TaxProf Blog

Editor: Paul L. Caron, Dean
Pepperdine University School of Law

Friday, June 1, 2018

Fourth Annual Texas Tax Faculty Workshop Today At Texas Tech

Texas Tech Logo (2016)A baker's dozen tax professors are gathering in Lubbock, Texas, at Texas Tech University School of Law today for the fourth annual Texas Tax Faculty Workshop.   Susan Morse (UT) started the gatherings---you guessed it---four years ago.  Here is the agenda for this year:

Session #1: Paper from Terri Helge (A&M) (tax exempt orgs)
Lead Commentators:  Dennis Drapkin (SMU), Alyson Outenreath (TTU)

Session 2: Paper from Jack Manhire (A&M) (tax compliance)
Lead Commentator: Steve Black (TTU)

Session #3: Paper from Brett Wells (UH) (§355)
Lead Commentators:  Bruce McGovern (South Texas), Mark Cochran (St. Mary's)

Session #4: Open Discussion of Current Projects

Session #5: Paper from Cal Johnson (UT) (tax and economics)
Lead Commentator:  William Byrnes

Session #6: Paper from Andy Morriss (A&M) (English tax rule)
Lead Commentator: Jack Manhire (A&M)

For abstracts of each paper, see below the fold.

Session #1: Terri Helge’s paper will be a follow-up to her article Rejecting Charity: Why the IRS Denies Tax Exemption to 501(C)(3) Applicants, 14 Pitt. Tax Rev. 1 (2017). This new paper will be an empirical study of IRS revocations of exemptions. 

Session #2: Jack Manhire’s paper will be a follow-up to his article Tax Compliance as a Wicked System, 18 Fla. Tax Rev. 235 (2016). Jack’s new paper is tentatively titled Visualizing a Wicked System Theory of Tax Compliance. Jack’s paper will consider whether tax compliance can usefully be considered in terms of compliant vs, non-complaint returns. Jack writes:  "The hope is to see, via a heuristic model, how parameters that the tax authority can directly control interact with indirect attributes (including parameters that non-tax regulatory authorities can directly control) to a affect the positive or negative growth of the population of compliant tax returns. In this way, the heuristic hopes to account for the complicatedness" of tax compliance (the \top-down" organization of a structural system), and the iterative \complexity" of the system (the \bottom-up" non-directed and self-organizing attributes of a dynamical system) that are both found in \wicked systems."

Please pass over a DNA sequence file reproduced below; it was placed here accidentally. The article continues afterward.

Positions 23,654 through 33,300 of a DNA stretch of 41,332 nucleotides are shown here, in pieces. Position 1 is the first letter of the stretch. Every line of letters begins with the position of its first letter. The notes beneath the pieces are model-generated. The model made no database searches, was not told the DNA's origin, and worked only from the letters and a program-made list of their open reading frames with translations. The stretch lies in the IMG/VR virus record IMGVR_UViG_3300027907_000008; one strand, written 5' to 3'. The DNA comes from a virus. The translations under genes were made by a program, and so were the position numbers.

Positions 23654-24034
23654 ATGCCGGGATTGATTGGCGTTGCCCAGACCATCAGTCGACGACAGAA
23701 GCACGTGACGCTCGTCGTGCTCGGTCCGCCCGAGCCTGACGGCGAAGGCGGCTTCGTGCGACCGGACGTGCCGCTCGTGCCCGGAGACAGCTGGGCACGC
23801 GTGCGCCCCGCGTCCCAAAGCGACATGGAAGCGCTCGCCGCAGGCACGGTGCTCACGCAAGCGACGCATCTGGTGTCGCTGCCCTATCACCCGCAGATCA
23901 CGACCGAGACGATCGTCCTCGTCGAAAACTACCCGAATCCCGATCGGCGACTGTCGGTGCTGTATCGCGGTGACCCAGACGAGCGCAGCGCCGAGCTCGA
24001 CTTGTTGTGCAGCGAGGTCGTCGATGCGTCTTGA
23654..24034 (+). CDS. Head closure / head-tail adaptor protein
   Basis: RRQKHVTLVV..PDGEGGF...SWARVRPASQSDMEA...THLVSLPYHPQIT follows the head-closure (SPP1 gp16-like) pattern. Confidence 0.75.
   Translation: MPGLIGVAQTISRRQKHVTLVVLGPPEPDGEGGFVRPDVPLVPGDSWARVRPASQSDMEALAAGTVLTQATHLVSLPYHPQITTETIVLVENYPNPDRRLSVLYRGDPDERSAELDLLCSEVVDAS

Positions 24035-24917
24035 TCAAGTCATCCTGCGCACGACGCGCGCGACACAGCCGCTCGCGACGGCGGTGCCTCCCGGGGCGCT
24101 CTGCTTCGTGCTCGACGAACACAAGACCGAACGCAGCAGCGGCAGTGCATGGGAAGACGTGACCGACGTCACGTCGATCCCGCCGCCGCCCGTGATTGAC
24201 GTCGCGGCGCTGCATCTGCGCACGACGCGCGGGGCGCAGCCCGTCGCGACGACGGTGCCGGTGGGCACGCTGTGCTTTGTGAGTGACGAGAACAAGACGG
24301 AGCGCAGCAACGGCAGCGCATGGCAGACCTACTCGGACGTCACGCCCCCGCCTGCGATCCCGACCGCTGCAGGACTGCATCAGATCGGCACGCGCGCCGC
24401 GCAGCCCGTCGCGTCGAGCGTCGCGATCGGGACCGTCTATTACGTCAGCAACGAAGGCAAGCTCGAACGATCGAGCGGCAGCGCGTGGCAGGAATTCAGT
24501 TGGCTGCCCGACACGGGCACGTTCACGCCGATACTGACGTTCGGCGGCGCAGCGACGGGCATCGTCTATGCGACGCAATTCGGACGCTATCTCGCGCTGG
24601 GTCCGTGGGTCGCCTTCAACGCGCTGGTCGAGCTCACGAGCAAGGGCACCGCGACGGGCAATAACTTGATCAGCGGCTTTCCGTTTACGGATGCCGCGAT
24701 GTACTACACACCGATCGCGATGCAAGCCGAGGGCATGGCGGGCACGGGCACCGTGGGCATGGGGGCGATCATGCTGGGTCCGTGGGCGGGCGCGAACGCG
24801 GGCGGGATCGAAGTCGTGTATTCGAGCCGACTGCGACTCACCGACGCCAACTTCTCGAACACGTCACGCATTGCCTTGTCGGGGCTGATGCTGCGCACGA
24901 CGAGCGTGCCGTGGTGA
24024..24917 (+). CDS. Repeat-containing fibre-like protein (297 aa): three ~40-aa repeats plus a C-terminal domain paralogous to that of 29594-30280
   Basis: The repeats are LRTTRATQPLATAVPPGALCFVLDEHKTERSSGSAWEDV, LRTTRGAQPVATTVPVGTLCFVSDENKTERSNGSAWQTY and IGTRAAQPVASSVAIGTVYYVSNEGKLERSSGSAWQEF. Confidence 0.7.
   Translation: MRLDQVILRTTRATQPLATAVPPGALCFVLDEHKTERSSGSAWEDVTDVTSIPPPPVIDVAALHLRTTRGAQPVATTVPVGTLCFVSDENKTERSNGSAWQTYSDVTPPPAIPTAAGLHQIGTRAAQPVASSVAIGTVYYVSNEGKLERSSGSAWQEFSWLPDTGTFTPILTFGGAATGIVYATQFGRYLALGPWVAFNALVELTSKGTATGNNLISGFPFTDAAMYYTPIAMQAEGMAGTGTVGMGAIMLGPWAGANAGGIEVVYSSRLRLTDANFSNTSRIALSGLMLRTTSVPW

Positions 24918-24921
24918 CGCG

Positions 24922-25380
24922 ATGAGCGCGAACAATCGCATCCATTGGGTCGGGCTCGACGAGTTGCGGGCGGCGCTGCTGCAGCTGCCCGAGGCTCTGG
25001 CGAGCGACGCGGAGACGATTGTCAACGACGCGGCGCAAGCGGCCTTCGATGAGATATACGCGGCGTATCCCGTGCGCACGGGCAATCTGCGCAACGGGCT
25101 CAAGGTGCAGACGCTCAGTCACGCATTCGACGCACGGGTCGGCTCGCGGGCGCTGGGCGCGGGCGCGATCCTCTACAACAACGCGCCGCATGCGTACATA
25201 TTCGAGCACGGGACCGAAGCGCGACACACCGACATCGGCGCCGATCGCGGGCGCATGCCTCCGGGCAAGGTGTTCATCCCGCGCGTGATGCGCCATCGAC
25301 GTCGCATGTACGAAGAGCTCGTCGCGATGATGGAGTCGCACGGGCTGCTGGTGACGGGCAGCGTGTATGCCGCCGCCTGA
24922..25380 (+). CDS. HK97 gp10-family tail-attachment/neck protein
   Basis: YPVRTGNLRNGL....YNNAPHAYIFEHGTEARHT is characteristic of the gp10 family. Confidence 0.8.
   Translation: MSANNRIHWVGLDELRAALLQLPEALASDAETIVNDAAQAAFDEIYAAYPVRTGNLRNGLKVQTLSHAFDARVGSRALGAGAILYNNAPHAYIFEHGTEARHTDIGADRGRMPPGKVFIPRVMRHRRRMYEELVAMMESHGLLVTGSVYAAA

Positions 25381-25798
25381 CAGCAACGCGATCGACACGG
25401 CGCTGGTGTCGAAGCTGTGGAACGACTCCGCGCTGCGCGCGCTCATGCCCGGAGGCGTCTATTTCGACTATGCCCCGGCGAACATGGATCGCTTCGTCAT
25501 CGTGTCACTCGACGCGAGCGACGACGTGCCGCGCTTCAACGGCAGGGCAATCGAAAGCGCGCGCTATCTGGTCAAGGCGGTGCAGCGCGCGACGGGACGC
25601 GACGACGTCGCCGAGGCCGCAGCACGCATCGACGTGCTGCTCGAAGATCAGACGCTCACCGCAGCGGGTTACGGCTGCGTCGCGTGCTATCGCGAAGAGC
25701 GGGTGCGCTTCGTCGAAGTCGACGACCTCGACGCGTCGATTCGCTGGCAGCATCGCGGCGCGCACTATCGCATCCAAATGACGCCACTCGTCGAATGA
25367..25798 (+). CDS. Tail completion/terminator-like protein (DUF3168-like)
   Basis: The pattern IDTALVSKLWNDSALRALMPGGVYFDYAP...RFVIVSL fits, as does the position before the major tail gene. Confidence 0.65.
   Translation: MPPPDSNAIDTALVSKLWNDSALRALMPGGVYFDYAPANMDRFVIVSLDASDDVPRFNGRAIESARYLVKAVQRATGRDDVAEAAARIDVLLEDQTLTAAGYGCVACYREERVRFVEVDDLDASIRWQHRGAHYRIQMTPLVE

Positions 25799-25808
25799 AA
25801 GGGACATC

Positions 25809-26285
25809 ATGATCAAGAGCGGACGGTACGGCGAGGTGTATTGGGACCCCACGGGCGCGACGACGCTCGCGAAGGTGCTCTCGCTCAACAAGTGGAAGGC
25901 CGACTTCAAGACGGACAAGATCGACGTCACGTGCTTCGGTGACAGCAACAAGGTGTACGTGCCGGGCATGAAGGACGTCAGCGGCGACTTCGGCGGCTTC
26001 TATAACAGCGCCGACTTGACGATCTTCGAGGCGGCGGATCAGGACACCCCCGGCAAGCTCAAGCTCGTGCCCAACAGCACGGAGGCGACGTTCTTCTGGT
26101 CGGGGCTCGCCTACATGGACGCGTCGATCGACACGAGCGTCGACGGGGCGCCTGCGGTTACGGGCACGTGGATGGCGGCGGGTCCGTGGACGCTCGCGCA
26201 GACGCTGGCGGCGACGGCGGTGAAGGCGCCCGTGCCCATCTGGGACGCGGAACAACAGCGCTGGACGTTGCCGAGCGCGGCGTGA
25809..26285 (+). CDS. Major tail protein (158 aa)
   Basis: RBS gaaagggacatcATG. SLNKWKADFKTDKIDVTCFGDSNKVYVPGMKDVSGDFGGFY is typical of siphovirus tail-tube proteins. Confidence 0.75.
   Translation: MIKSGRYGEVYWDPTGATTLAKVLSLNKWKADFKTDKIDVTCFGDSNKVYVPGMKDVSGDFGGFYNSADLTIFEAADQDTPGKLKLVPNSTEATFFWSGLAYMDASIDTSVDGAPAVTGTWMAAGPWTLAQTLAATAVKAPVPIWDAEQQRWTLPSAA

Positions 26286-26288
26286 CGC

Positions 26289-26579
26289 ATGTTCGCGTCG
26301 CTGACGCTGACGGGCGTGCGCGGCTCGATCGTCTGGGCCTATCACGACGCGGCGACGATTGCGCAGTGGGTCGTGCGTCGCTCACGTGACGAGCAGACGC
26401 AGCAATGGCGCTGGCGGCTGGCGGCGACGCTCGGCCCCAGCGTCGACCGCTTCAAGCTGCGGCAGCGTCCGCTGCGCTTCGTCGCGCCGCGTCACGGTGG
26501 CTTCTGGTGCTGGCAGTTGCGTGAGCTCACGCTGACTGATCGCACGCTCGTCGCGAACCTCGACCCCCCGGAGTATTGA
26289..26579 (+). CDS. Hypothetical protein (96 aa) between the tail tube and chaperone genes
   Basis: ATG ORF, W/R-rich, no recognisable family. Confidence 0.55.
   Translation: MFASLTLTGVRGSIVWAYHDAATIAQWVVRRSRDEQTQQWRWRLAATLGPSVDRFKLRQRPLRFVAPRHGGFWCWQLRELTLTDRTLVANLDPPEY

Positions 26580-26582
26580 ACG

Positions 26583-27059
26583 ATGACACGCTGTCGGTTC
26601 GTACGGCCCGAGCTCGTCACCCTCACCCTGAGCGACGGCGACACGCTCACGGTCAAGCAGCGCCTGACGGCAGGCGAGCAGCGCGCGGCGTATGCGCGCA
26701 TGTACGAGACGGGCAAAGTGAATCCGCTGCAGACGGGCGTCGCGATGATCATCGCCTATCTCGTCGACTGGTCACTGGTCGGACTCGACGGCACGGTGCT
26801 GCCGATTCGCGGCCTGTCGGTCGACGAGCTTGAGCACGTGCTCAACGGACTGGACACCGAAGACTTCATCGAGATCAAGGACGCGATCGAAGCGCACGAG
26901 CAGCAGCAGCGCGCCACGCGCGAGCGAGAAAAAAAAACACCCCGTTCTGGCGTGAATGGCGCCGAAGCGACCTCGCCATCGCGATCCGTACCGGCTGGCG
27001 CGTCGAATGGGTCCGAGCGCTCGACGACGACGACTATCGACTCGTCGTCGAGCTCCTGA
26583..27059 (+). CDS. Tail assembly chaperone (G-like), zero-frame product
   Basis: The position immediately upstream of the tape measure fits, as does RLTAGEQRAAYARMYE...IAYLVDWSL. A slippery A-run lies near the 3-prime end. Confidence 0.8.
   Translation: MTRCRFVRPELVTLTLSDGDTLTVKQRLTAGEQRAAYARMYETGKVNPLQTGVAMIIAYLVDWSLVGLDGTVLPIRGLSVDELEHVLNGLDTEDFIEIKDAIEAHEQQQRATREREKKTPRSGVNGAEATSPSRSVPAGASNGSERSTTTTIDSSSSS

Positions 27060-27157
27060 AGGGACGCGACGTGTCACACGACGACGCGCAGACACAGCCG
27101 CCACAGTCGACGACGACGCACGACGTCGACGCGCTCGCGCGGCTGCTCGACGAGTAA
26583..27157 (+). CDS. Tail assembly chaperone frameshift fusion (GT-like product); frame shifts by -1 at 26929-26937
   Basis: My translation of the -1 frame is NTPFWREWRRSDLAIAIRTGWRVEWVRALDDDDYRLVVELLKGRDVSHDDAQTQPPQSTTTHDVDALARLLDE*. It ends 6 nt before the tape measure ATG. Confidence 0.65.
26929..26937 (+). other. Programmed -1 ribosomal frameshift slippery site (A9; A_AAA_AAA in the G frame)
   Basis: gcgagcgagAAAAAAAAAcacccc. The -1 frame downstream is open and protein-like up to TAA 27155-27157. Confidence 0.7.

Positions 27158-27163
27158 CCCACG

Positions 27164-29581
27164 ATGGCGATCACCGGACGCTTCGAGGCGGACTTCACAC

Session #3: Brett Well’s paper will be on Section 355. Brett writes: "I would like to present a paper on how to reform Section 355. Section 355 is a hodgepodge of bolt-ons that have not been thought through in a comprehensive way, and at the heart of 355 is a very subject business purpose and device test. The device test was designed under an old bailout of E&P at capital gains rates concerns, but we have had rate parity for a decade yet the device test lives on unchanged. The device test should be refocused for the issues that are relevant today, and the business purpose test should be more objectified, and Section 355(d), Section 355(a)(2)(D), and Section 355(e) should be harmonized into a coherent regime. This is the focus of the paper, and I would greatly benefit from a good discussion from others.

Session #5: Cal Johnson’s paper will be on the macro effects of the 2017 Tax Bill.  Cal writes: “Johnson argues that the $2.5 trillion spent on incentives for capital over ten years in the 2017 Tax Bill are a waste of money because American capital cannot find investments with positive returns, above inflation. The Tax Bill will reduce the returns further into the negative range. Wasting $2.5 trillion on no-growth capital is going to push federal debt to the critical breaking point where our creditors no longer believe us and no longer consider U.S. debt to be risk-free. As that crisis approaches, we will need to undo incentives to no-growth capital.”

Session #6: Andy Morriss’ paper paper is not a follow up to anything! It concerns the codification of a common law rule called the “Hastings-Bass Rule” by Jersey (old, not new). The rule allows for correction of errors by trustees in some circumstances (mostly tax). After English courts dramatically restricted the common law rule, Jersey codified the broader version. Andy writes: “In this paper, I argue that this represents a positive example of the O’Hara-Ribstein law market in action, with Jersey seeking a competitive advantage in the global competition for trusts by enshrining the Hastings-Bass rule in its statutes and using the opportunity to improve on the common law version the statute replaced.”

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Bryan Camp, Conferences, Scholarship, Tax, Tax Profs | Permalink

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